My "make this last as long as you can" book is Just My Type: A Book About Fonts. It's illuminated a subject I thought I understood, but I didn't, and its chapter on the wrongnesses of Comic Sans came alive for me recently visiting a friend at a Florida retirement community, in which every My "make this last as long as you can" book is Just My Type: A Book About Fonts. It's illuminated a subject I thought I understood, but I didn't, and its chapter on the wrongnesses of Comic Sans came alive for me recently visiting a friend at a Florida retirement community, in which every name on every door was printed in Comic Sans. The elderly deserve more respect than that. Except for the lady I was visiting, widow of a comics artist. For her, it might have been appropriate. On the iPad there are several books on the go, but they are all by friends, and none of them is actually published yet, so I will not name them.


When and where do you like to read?

When I can. I read less fiction these days, and it worries me, although my recent discovery that wearing reading glasses makes the action of reading more pleasurable is, I think, up there with discovering how to split the atom or America. Neither of which I did. (I clarify this for readers in a hurry.)


What was the last truly great book you read?

The Sorcerer's House, by Gene Wolfe, amazed me. It was such a cunning book, and it went so deep. A foxy fantasy about a house that grows, with chapters that are the Greater Trumps of a tarot deck.

The latest graphic novel I read was Dotter of Her Father's Eyes, by Mary M. Talbot, drawn by Bryan Talbot. I have known the Talbots for thirty years — Bryan drew some Sandman comics — and admired Bryan's work for almost forty years. (How old is he? How old am I?) I wasn't expecting such a beautiful, personal mingling of biography (of Lucia, James Joyce's daughter) and autobiography (Mary's father was a Joycean scholar) told so winningly and wisely. It's short but is, I think, truly great.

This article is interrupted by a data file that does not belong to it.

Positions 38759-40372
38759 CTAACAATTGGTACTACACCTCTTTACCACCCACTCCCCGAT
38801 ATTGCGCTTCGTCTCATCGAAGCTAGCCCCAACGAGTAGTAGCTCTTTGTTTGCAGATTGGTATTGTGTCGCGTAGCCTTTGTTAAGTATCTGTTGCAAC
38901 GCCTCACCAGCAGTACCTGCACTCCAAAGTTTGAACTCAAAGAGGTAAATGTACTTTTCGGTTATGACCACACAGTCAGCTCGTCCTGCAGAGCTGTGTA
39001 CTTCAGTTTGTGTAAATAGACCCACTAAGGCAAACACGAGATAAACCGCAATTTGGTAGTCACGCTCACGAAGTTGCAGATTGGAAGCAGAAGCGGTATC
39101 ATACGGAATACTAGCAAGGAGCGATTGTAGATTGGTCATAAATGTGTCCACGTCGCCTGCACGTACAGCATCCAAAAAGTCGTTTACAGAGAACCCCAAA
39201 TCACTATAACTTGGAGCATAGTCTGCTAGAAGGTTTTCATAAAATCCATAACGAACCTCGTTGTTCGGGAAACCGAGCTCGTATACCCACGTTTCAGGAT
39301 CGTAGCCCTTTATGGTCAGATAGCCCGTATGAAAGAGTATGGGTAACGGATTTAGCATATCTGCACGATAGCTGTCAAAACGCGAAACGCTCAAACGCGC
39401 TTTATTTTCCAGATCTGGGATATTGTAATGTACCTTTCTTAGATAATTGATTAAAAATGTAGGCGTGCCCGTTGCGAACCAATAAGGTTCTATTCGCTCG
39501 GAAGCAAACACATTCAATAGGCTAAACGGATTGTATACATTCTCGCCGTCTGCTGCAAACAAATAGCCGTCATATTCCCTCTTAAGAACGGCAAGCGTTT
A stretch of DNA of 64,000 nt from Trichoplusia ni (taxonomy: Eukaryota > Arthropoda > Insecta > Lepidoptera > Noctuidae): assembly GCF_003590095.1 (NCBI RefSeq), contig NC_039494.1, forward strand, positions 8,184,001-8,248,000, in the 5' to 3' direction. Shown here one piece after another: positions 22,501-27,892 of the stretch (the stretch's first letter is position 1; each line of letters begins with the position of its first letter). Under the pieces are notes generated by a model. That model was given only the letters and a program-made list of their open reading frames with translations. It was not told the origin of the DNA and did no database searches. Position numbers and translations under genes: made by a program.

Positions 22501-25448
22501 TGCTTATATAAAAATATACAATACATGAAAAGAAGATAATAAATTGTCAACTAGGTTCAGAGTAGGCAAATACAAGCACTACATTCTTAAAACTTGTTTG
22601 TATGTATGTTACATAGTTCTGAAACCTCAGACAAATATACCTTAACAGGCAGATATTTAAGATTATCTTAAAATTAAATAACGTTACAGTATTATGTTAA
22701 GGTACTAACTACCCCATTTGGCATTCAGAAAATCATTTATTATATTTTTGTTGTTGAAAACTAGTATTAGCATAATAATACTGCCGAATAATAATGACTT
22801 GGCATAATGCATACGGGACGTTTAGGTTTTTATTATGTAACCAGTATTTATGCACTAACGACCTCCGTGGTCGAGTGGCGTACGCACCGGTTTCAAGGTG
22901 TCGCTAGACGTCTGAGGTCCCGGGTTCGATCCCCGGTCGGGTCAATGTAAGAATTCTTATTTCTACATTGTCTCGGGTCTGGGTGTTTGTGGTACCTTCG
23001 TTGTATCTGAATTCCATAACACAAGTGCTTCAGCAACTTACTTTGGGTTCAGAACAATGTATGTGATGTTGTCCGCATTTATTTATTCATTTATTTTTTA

Are you a fiction or a nonfiction person? What's your favorite literary genre? Any guilty pleasures?

My guiltiest pleasure is Harry Stephen Keeler. He may have been the greatest bad writer America has ever produced. Or perhaps the worst great writer. I do not know. There are few faults you can accuse him of that he is not guilty of. But I love him.

How can you not love a man who wrote books with names like The Riddle of the Traveling Skull? Or The Case of the Transposed Legs?

I get into arguments with Otto Penzler, of the Mysterious Bookshop in New York, when I say things like that. "No, Neil!" he splutters. "He was just a bad writer!"

Otto still takes my money when I buy Keeler books like The Skull of the Waltzing Clown from him. But the expression on his face takes some of the fun out of it. And then I read a paragraph like:

For it must be remembered that at the time I knew quite nothing, naturally, concerning Milo Payne, the mysterious Cockney-talking Englishman with the checkered long-beaked Sherlockholmesian cap; nor of the latter's "BarrBag," which was as like my own bag as one Milwaukee wienerwurst is like another; nor of Legga, the Human Spider, with her four legs and her six arms; nor of Ichabod Chang, ex-convict, and son of Dong Chang; nor of the elusive poetess, Abigail Sprigge; nor of the Great Simon, with his 2,163 pearl buttons; nor of — in short, I then knew quite nothing about anything or anybody involved in the affair of which I had now become a part, unless perchance it were my Nemesis, Sophie Kratzenschneiderwümpel — or Suing Sophie!


(Continues...)

Excerpted from By the Book by Pamela Paul, Jillian Tamaki. Copyright © 2014 The New York Times Company. Excerpted by permission of Henry Holt and Company.
All rights reserved. No part of this excerpt may be reproduced or reprinted without permission in writing from the publisher.
Excerpts are provided by Dial-A-Book Inc. solely for the personal use of visitors to this web site.

Table of Contents

Foreword by Scott Turow xiii
Introduction by Pamela Paul xvii

David Sedaris 2
Lena Dunham 6
Neil Gaiman 10
Mary Higgins Clark 16
Drew Gilpin Faust 20
Carl Hiaasen 24
John Irving 28
Elizabeth Gilbert 32
Richard Ford 36
Colin Powell 40
Dave Eggers 44
Sylvia Nasar 48
Ira Glass 52
Junot Díaz 58
Joyce Carol Oates 64
Nicholson Baker 70
Emma Thompson 74
Michael Chabon 78
Jeffrey Eugenides 82
J.K. Rowling 86
David Mitchell 90
John Grisham 96
P.J. O'Rourke 100
Anne Lamott 104
Ian McEwan 108
Lee Child 112
Arnold Schwarzenegger 118
Francine Prose 122
Jared Diamond 126
Alain de Botton 132
Dave Barry 136
Katherine Boo 140
Marilynne Robinson 144
Sheryl Sandberg 148
Caroline Kennedy 152
Isabel Allende 158
Anna Quindlen 162
Jonathan Franzen 166
Hilary Mantel 170
Walter Mosley 176
Khaled Hosseini 182
Jeannette Walls 186
Dan Brown 190
Dan Savage 194
Christopher Buckley 198
Curtis Sittenfeld 202
James McBride 206
James Patterson 210
Jonathan Lethem 214
Jhumpa Lahiri 218
Richard Dawkins 222
Sting 228
Andrew Solomon 232
Malcolm Gladwell 238
Scott Turow 242
Donna Tartt 246
Ann Patchett 250
Amy Tan 254
Bryan Cranston 260
Michael Connelly 264
Neil deGrasse Tyson 268
E. L. Doctorow 274
Chang-rae Lee 280
Gary Shteyngart 286
Rachel Kushner 290

Acknowledgments 295
Index 297